While Easter is usually the happiest season of the year for chocolate manufacturers, the industry's leading players have been fed some bitter news in their most lucrative market, North America.
Cadbury, Mars, Hershey and Nestlé have been served with a lawsuit alleging that they conspired to push up the prices of their chocolate bars over most of the last decade, drawing on claims that senior executives shared secret price information in brown envelopes and via distributors.
The suit, served in Hershey's home state of Pennsylvania by a Minnesota grocery chain called Supervalu, adds to a mountain of litigation and regulatory scrutiny over alleged price-fixing.
Hershey, maker of treats beloved of American children, from Reece's peanut butter cups to Hershey's Kisses, has disclosed more than 100 lawsuits, including a class action claim north of the border that, if successful, could force them to compensate every Canadian who bought a chocolate bar between 2002 and 2008.
Canada's Competition Bureau is already investigating allegations of collusion, and the latest private lawsuits rely heavily on the evidence from that case. Thirteen Cadbury executives, which the Supervalu suit describes as "co-operating witnesses", have provided information about contacts between the companies, including how a Nestlé executive handed details of a forthcoming price hike to a Cadbury employee in a brown envelope in 2005.
And Hershey's chief financial officer, Bert Alfonso, wrote an email in 2007 introducing the new Canadian boss of the company to his counterpart at Cadbury, joking: "In keeping with the good advice from The Godfather, keep close to your competition."
UK-based Cadbury, which is being taken over by the US food giant Kraft, paid $5.7m last month to settle the Canadian class action suit, without admitting liability. It declined to comment last night. All the companies have promised to vigorously defend themselves against allegations of collusion.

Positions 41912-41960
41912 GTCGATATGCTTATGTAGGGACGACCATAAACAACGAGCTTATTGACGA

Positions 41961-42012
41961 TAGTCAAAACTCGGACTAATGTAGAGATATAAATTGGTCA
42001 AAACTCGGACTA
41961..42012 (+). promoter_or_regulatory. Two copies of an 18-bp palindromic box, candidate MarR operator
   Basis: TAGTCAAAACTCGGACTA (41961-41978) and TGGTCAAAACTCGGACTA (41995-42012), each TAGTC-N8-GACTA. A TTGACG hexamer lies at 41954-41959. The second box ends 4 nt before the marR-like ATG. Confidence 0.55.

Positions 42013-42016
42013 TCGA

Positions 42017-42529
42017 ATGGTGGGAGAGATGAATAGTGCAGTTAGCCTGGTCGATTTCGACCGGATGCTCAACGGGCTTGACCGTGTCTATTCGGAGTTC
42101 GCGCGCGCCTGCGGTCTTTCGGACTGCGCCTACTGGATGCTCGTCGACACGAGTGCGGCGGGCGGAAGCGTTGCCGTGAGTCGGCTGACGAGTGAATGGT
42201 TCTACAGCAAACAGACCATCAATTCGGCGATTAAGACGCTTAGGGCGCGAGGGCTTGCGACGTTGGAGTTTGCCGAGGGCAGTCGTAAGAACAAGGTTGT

The companies named as defendants in the Supervalu case together control more than three-quarters of the US chocolate market, and its lawsuit reads as a beginners' economics lesson for a potential jury. The company says weakening chocolate demand should have caused prices to fall; instead, as consumers began to seek out healthier snacks, its suppliers mysteriously managed to impose price rises for the first time in seven years.
"In the face of this waning demand, and the prospect of stagnating revenue, defendants decided to engage in 'collective self-help' – ie, collusion – in order to increase their prices, revenues and profits," according to the suit.
In December 2002, when Mars announced a 10 per cent price increase, first Hershey and then Nestlé followed within six days. The same pattern was repeated over the course of a month in late 2004 and again in spring 2007. Cadbury products are sold in the US under licence by Hershey.
While the manufacturers blamed rising raw materials prices and other costs, Supervalu's suit says that cocoa beans – which account for 25 per cent of the cost of making chocolate – and sugar and milk – which, combined, account for another 28 per cent – were broadly stable in price over the period.
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